While technically this recipe will work with larger cukes or even the seedless kind found in grocery stores everywhere, it’s definitely worth seeking out Kirby cucumbers, they really do make for the best pickles.

Overhead gradient of cucumbers arranged in a row on a white marble background

Figuring out the appropriate volume for pickle recipes is always a bit tricky, and the amount of liquid you need to fill a jar of pickles will vary depending on how you cut the cucumbers and how tightly you pack them.

But in general, I found that for sliced chips like these bread and butters specifically, a jar is about half pickle and half pickle juice. In other words, a 250mL jar (about 8 fluid ounces), will need about 125mL or 4 fluid ounces of liquid.

The recipe as written yields about 500mL or 17oz of liquid, and should fill two standard-sized pint canning jars. If you use different sized jars, like the 290mL or 370mL weck jars pictured, feel free to scale and adjust accordingly.

At the very least, if you find yourself a bit short on liquid, you can top off the jars with a splash of water and/or vinegar as needed. Since this recipe is designed to be refrigerated, not canned, you don’t have to be overly concerned about proper acidity levels and so forth, it’s rather flexible in that regard (so too is the sugar, salt, and seasonings, so feel free to adapt to your heart’s content).

Overhead, three jars filled with Bread & Butter Refrigerator Pickles, showing the whole mustard seeds, pepper corns, and onions with the cucumber slices.

This recipe is a true refrigerator pickle, meant to be stored in the refrigerator, and is not intended for canning or long term storage. If that is the type of pickle recipe you seek, I recommend a trusted source like Ball Blue Book for a thoroughly tested recipe safe for water bath canning. Pickles for canning won’t include any water in the brine, and you need to specifically use vinegar labeled 5% acidity.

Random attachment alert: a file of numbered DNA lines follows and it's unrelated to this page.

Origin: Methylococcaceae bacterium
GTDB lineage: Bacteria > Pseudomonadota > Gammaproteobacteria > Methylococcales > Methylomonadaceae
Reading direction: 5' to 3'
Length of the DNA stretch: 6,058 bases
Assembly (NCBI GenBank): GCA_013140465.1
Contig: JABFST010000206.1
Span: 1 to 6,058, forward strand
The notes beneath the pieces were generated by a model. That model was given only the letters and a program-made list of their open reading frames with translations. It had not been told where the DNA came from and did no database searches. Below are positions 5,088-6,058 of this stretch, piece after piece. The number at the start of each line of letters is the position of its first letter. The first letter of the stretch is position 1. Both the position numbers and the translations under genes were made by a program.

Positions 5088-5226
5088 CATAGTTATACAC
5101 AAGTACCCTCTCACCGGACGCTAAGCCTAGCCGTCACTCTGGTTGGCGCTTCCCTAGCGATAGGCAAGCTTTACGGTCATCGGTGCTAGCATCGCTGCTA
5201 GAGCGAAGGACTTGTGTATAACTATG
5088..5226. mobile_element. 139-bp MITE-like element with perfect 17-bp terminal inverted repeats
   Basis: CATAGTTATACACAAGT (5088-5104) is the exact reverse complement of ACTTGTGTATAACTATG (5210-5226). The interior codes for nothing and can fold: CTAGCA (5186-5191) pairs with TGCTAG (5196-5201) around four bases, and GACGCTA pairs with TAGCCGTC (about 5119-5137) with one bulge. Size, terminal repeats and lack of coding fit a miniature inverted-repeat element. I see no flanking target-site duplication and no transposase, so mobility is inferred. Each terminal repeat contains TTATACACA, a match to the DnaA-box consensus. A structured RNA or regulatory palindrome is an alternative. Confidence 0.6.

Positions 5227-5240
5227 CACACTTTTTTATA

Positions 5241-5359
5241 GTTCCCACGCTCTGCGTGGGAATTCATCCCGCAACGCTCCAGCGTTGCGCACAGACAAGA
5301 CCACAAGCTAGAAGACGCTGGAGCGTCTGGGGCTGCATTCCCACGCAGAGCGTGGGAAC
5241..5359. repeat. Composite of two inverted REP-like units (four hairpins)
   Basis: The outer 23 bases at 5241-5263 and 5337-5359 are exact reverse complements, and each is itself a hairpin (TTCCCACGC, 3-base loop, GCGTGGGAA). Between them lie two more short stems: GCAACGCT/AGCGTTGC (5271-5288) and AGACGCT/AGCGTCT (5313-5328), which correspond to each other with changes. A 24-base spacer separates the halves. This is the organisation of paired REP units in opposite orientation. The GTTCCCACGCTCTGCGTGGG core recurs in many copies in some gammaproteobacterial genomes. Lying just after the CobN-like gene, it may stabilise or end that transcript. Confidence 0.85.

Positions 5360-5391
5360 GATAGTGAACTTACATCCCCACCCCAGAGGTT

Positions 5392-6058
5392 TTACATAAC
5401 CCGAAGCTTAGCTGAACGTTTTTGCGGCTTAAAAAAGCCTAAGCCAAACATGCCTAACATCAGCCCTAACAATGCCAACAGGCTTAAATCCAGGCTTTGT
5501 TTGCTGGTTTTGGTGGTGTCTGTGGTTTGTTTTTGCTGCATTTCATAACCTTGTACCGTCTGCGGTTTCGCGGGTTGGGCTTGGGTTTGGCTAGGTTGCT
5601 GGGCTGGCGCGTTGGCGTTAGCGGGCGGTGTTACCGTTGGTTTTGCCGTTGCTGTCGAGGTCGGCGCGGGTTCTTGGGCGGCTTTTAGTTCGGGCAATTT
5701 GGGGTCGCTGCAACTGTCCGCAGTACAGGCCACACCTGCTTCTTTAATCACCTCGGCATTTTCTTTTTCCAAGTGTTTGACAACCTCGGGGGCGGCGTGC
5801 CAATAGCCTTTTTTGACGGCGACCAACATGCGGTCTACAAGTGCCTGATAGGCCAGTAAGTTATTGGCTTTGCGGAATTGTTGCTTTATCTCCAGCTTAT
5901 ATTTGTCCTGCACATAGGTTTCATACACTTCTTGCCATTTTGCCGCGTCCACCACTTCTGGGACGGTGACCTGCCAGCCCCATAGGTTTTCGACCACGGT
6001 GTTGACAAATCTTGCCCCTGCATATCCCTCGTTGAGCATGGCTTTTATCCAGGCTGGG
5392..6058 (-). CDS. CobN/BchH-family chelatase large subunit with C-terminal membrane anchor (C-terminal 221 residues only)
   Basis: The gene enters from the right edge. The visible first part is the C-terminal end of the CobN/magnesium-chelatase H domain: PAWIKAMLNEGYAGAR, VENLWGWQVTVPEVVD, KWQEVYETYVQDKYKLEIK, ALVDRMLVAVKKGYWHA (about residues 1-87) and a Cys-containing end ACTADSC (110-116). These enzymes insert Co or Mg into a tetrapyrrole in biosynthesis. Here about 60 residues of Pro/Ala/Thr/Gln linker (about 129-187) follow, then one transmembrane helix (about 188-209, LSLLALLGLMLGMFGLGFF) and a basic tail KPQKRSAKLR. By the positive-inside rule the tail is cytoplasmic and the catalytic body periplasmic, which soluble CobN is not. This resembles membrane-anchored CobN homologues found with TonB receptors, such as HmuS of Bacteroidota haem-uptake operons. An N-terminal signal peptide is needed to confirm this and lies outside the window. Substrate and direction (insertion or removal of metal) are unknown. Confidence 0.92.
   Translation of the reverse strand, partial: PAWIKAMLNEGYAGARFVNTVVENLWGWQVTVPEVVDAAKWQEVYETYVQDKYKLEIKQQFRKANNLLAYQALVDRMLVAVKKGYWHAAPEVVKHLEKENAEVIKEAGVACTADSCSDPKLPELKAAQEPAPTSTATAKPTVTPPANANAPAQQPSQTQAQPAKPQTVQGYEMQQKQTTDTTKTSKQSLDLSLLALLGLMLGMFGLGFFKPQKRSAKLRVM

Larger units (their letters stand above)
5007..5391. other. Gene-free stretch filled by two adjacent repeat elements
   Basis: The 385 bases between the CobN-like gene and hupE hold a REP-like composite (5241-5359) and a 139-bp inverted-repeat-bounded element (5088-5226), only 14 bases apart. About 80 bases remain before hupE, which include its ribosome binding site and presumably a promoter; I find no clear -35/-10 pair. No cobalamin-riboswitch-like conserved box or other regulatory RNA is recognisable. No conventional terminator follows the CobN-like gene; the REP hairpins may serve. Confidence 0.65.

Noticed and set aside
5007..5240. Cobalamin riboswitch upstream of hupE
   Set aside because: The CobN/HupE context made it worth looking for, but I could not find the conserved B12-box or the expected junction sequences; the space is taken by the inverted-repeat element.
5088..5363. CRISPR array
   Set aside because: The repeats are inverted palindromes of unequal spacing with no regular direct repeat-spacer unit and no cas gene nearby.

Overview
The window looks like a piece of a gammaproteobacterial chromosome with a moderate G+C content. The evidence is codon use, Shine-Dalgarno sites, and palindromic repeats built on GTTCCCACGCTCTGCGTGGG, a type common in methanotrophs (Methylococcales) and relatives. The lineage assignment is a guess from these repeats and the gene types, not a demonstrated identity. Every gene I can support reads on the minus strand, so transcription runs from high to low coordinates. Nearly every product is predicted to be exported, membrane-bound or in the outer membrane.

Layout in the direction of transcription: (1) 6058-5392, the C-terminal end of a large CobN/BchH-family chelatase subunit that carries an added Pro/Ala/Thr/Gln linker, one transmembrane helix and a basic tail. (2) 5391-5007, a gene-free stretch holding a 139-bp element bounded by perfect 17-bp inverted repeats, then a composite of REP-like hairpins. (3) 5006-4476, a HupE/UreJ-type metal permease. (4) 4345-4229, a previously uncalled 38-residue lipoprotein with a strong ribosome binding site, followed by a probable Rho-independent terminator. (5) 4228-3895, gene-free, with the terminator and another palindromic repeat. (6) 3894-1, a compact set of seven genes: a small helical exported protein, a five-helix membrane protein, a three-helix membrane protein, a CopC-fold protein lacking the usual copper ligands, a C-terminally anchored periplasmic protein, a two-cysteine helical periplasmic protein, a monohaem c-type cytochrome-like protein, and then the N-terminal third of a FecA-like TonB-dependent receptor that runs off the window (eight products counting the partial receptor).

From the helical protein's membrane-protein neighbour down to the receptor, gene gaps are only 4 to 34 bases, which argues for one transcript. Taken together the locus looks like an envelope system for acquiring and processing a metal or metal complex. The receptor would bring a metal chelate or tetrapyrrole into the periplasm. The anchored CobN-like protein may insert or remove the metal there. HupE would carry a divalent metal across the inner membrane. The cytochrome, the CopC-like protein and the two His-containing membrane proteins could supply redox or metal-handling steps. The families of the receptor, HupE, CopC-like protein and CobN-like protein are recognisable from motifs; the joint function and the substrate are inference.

While most store-bought chip-style pickles are on the thick side, I personally like thinner slices of pickle. That’s one of the biggest benefits of making your own pickle, you control the shape! We used a mandoline with a fine serrated blade to get even 1/8-inch thick slices.

Also: bread and butter spears are practically non-existent in the store, but making them yourself gives you the freedom and flexibility to make any shape you choose!

Closeup, open jar with freshly made Bread & Butter Refrigerator Pickles, filled with brine and whole mustard seeds and peppercorns.

I realized after I shot these photos that I, er, forgot the celery seed. I added some in before this last shot, right before I secured the lids and popped them in the fridge. I also realized after the fact that adding the seeds and peppercorns to the jars with the cucumbers was a much easier method than trying to pour them in with the hot liquid (that’s how I did it in my garlic dill pickle recipe, not sure what I was thinking here). The recipe is written with the correct process and all ingredients accounted for.

What do they say… do as I say, not as I do? Something like that.

Besides, 4 jars of pickles in the fridge seemed like more than enough. One small omission (that, let’s face it, you probably wouldn’t have noticed if I didn’t point it out to you) was not sufficient reason to remake and reshoot it a 3rd time.